Designer Tarun Tahiliani has monopolised bridal wardrobe wishlists for long. Now, the master couturier is ready to expand his dominion to our jewellery kits as well. The designer is set to launch his debut collection for Confluence from Swarovski Crystals, a jewellery collective that has featured the likes of Suhani Pittie, Rohit Bal, Gaurav Gupta and Manish Arora, since its inception in 2016. Tahiliani is now channelling his design philosophy into one-of-a-kind bejewelled creations for the brand. Fashion insiders will have you know that the collaboration has been a long time coming, given his illustrious history of working the glittering crystals into his couture creations over the past two decades.
Titled ‘Tarakini’, the collection interprets the haze of stardust that lights up the sky into a delicate array of jewels featuring hoop, dangler and stud earrings with a selection of maangtikkas—all within a budget-affirming price range of Rs 5,000 to Rs 15,000. The designer’s flair for the classic is mirrored in the colour palette that features golds, rubies and emeralds, often accompanied with pearls and vintage Patina Crystals from the brand. As Tahiliani prepares to drop his debut jewellery collection on Jabong, Myntra, Aza and Ogaan on March 29, we got him to take us behind-the-scenes on the journey behind the jewels.
How has your journey been with Swarovski over the past two decades? It has been an extremely interesting and engaging road. I was first introduced to the brand by my great friend Isabella Blow, and we collaborated, all the way back in 1995. At that time, Swarovski’s crystal components were not available in India and were usually carried into the country by hand. Mixed with our Indian traditional embroideries and other forms of threadwork, I found that, for me, Swarovski crystals had a very particular niche in the fashion world. In addition, they have consistently collaborated with creative minds around the world and pushed the envelope to see where the product can go. Some of my favourites were the installations by Philip Treacy and some very interesting things done for them by Manish Arora. This year, we are also looking forward to collaborating again at our Couture Week show, where we take the usage into totally different realms, combine it with a lot of components and give Indian women a modern twist on the couture that is rooted in our tradition. To me, the excitement comes from mixing and meshing the two worlds, rather than letting them stay mutually independent.
What was the inspiration behind your first jewellery collection for Confluence? The inspiration for our debut jewellery collection was basically a lot of Indian baalis in traditional forms and maangtikkas that we wanted to have easier versions of. So, we decided to take easy, wearable pieces and fashion them out of Swarovski crystals. We wanted to do a beautiful blend of East and West, done with the finest crystals in the world. All the principles that we use in design have found their way into this whimsical collection of asymmetrical pieces.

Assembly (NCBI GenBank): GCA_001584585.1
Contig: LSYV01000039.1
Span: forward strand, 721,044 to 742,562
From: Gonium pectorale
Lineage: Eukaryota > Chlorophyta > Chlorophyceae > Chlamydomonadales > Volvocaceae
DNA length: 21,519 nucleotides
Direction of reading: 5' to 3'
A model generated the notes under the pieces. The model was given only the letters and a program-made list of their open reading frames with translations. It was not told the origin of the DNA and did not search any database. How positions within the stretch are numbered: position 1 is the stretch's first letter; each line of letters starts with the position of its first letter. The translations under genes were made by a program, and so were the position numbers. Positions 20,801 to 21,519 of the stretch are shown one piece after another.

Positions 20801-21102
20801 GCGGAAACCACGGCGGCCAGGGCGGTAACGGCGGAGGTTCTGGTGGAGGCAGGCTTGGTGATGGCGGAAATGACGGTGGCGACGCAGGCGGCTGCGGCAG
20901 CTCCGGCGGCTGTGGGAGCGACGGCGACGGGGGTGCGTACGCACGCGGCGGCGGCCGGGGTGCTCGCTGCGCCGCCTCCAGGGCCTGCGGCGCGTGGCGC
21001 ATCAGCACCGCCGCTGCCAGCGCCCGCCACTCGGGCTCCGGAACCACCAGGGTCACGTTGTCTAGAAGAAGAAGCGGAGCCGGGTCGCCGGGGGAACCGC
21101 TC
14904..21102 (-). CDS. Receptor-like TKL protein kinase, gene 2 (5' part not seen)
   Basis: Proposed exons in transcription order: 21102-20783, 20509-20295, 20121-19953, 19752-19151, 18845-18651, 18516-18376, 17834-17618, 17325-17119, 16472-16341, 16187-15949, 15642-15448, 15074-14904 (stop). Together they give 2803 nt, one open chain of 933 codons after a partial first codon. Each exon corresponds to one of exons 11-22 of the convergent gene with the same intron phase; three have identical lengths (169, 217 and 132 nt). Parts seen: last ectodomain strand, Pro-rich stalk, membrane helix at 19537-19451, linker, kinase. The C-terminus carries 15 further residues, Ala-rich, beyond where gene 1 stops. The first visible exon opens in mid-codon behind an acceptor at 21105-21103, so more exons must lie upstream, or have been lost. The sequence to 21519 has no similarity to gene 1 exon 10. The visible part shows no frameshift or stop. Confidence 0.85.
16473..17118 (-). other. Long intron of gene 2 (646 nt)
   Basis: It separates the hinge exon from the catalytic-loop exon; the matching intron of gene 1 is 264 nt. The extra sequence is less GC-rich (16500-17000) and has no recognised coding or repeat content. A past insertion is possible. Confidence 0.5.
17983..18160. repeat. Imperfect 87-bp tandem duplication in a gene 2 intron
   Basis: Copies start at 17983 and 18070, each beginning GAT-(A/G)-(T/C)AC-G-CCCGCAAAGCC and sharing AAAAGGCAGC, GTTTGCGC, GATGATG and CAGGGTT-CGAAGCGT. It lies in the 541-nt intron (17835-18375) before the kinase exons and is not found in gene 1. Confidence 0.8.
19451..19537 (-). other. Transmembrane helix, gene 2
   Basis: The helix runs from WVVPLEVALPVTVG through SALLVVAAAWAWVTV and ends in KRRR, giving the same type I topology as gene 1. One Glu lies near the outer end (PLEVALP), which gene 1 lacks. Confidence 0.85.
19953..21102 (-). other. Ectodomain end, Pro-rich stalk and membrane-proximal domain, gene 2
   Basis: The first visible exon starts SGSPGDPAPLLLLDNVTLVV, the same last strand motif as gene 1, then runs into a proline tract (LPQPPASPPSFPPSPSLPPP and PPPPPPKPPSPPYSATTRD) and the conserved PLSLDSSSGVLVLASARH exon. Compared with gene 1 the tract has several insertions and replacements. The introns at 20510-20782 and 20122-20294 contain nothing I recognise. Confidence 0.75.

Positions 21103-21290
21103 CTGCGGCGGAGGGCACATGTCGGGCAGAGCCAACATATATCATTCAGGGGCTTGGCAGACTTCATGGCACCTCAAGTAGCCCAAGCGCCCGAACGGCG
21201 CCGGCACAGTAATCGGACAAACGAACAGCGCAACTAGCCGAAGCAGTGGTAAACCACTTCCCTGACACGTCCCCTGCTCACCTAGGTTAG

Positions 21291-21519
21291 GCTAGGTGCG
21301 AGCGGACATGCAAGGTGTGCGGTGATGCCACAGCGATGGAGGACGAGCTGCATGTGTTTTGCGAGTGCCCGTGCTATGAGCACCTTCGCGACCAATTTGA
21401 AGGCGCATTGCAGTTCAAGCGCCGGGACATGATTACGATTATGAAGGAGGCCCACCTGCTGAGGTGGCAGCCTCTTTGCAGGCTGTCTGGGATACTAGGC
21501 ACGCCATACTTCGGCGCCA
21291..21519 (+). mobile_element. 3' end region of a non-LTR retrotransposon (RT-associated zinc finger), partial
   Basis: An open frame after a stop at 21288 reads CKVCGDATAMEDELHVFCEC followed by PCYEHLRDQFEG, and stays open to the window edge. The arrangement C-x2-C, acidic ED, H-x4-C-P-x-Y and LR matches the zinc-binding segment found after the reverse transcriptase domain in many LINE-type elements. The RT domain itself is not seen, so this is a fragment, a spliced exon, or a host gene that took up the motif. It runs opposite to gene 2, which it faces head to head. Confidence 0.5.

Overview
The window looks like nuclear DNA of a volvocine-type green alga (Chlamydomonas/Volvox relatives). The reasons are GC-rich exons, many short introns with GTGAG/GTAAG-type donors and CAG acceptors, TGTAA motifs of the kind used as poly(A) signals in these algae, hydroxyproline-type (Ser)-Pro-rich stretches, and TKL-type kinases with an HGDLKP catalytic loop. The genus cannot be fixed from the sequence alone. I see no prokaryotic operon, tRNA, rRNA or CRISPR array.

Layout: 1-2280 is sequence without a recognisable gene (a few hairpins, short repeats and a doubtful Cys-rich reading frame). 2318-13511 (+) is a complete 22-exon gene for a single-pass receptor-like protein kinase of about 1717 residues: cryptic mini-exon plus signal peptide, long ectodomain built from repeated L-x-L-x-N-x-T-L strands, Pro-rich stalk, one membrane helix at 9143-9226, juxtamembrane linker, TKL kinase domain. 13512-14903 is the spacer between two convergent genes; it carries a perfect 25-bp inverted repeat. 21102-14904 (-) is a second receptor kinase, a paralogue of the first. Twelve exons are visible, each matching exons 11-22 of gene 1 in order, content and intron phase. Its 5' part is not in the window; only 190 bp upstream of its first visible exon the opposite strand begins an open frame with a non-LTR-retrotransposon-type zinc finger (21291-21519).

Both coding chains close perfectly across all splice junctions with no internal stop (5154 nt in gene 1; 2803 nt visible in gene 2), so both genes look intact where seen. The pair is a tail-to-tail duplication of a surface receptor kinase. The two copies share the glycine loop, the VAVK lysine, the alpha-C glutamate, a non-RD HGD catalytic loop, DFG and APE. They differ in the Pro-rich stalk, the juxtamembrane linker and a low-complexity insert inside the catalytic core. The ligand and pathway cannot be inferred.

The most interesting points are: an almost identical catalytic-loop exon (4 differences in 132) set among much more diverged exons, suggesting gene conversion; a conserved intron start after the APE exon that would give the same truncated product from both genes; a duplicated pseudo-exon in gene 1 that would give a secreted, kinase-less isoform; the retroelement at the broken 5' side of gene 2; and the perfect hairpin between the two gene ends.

How did you decide on the colour palette for the collection? Emerald, ruby and ivory are classic jewel tones. Emerald and rubies are getting rarer and rarer now, and are often heat-treated in the market. So, we said, why don’t we give people really fun, vibrant jewel tones through the [Swarovski] stones. We didn’t want to go for a very ‘diamond’ look, but really use the colours, because Indian women wear colours beautifully. There was an image of Angelina Jolie at the Oscars a few years ago, wearing earrings made out of solid emeralds—just emeralds. That really stuck with me. As a colour palette, using tone-on-tone coloured stones is very beautiful, modern and works with western clothing, which the jewellery is designed to go with.
How does the creative process begin when designing jewellery? The creative process, like anything else, begins with a mood board, with ideas or words we want to embody in the collection and, of course, some visual references of medieval things we can’t find anymore. Then, we start sketching our own proportions, after which you have to lay the stones down and see how they fit. This is not an actual diamond that can be sewed or cut away. These have to be used in the sizes that they are provided for. Hence, we decided to do a combination of the rest of it.
In terms of styling, how do you see women wearing the Confluence pieces? These pieces are great travel pieces, especially for a younger market that may not have access to real jewels all the time. It is also modern to mix real and costume jewellery all the time, as far as you are confident enough to carry it off. This jewellery works well with a lot of our lighter ready-to-wear pieces—it is not something you would wear as a bride, but is great for travel and destination weddings, or parties where people don’t want to carry a lot of real jewellery. These pieces are easy, represent India in a funky way and are modern—they are like the first jewelled T-shirt. 1 /14 Earrings, Tarun Tahiliani x Confluence Earrings, Tarun Tahiliani x Confluence Earrings, Tarun Tahiliani x Confluence Earrings, Tarun Tahiliani x Confluence Earrings, Tarun Tahiliani x Confluence Earrings, Tarun Tahiliani x Confluence Earrings, Tarun Tahiliani x Confluence Earrings, Tarun Tahiliani x Confluence Earrings, Tarun Tahiliani x Confluence Earrings, Tarun Tahiliani x Confluence Earrings, Tarun Tahiliani x Confluence Earrings, Tarun Tahiliani x Confluence
Earrings, Tarun Tahiliani x Confluence Earrings, Tarun Tahiliani x Confluence Earrings, Tarun Tahiliani x Confluence
Wednesday, March 28 2018
Tarun Tahiliani launches debut jewellery collection for Confluence
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